Empathy: A skill workplaces are missing- and one they absolutely need to excel

It was a rainy day at my office in Dhaka, Bangladesh, when just as I was about to leave work, I noticed my boss scribbling away on a piece of paper, too agitated for someone who was nearing the end of a hectic work day. I neared to her and asked her what it was and she tells me, “I am Googling how to become more empathetic and noting down whatever strikes out to me!”
 I was lost.

Noticing my quizzical expression, she says exasperatedly, “Remember that workshop I went to today? One of the key speakers there said empathy is increasingly becoming the driving force of workplaces.”
 “I need to learn how to be more empathetic,” she finishes, and goes back to gazing into an article titled 10 ways you can be more empathetic at your workplace.

In order to know how you can indeed be more empathetic at your work, a good place to start would be to know the difference between empathy and sympathy.

Sympathy is a feeling of care and concern for someone, often someone close, where you wish the person in question were happier or better off. The dictionary meaning of sympathy is: Feelings of pity and sorrow for someone else’s misfortune. It’s safe to say then, that sympathy is a reaction to the sufferings of others.

Empathy is the ability to identify and vicariously experience the feelings and thoughts of others before coming to an informed decision.

Empathy, on the other hand, goes a step further. In 1909, the psychologist Edward Titchener translated the German Einfühlung (‘feeling into’) into English as ‘empathy’. This is quite relevant because empathy can be defined as a person’s ability to recognize and share the emotions of another person, or feel into what that person is feeling. You must be able to see things from another person’s perspectives, or step into their shoes as is often mentioned in the timeworn definition of empathy. However, in order to share into someone else’s perspective, you must do more than merely put yourself in his position. You must imagine yourself as him, but even more importantly, imagine yourself as him in the particular predicament in which he finds himself. Empathy, therefore, is the ability to identify and vicariously experience the feelings and thoughts of others before coming to an informed decision. It means that you’re aware of their feelings and how it impacts their perception. What it does not mean: Empathy does not mean you have to agree with how people see things; rather, being empathetic means that you’re willing and able to appreciate what the other person is going through.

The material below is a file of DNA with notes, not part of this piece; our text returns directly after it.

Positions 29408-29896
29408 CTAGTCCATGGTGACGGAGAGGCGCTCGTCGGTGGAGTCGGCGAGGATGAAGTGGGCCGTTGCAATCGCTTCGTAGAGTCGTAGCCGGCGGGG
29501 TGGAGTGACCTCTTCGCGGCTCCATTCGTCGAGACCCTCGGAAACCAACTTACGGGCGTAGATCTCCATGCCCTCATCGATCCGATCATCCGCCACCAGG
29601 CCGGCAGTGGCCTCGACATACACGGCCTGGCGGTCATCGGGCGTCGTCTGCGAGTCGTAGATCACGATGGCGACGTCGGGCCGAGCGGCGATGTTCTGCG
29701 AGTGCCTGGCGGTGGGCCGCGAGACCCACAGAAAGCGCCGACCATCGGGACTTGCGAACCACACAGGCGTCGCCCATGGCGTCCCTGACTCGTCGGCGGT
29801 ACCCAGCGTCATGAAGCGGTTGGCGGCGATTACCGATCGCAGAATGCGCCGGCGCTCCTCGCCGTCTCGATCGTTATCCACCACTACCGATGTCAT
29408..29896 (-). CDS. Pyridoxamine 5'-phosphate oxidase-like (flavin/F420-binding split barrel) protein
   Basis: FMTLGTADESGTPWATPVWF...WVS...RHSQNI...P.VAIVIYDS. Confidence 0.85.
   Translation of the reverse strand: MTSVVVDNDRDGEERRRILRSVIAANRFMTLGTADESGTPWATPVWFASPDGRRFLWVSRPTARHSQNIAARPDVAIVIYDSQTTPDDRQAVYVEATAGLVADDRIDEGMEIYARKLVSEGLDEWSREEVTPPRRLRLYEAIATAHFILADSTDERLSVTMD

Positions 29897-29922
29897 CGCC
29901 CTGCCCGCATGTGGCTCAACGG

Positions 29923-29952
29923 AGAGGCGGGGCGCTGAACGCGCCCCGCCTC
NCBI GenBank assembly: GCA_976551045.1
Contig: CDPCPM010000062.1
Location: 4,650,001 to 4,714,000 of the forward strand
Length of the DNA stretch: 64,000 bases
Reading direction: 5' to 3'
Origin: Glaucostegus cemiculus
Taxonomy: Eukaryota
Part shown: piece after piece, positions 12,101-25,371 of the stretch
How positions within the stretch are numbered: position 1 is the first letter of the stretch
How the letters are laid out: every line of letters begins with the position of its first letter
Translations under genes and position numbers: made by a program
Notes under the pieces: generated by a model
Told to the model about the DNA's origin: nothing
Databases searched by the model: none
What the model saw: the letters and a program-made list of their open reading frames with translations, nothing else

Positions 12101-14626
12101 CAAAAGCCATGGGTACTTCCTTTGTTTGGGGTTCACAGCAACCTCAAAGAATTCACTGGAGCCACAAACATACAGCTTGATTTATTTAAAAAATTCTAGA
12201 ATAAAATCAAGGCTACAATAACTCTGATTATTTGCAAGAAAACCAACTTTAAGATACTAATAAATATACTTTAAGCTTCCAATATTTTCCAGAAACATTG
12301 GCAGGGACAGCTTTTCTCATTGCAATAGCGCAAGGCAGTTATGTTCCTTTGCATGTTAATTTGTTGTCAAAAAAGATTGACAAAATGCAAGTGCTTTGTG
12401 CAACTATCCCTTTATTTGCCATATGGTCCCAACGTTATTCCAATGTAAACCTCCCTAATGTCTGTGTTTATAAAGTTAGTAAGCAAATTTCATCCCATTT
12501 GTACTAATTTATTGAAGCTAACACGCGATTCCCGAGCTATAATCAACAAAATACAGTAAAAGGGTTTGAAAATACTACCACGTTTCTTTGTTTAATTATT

Empathy: Who gives a crap?

Why should you care about empathy when the very concept of it seemingly contradicts the modern concept of a traditional workplace which is competitive and cutthroat, with employees climbing over each other to reach the top? The reality is that for business leaders to experience success, they need to not just see or hear the activity around them, but also relate to the people they serve. More importantly, they need to make people relate to them. In other words, you need to be able to make people resonate with you.

Empathy is the most important instrument in a leader’s toolbox.

Simon Sinek, author of Leaders Eat Last: Why Some Teams Pull Together and Others Don’t, says that empathy is the most important instrument in a leader’s toolbox. According to him, putting the well-being of others first has a multiplying and reciprocal effect in workplace relationships. Not only does this give managers the capacity to collectively bring in employees in a shared vision, it also helps harness their creativity to achieve their full potential.

1) Being empathetic helps you achieve your goals better.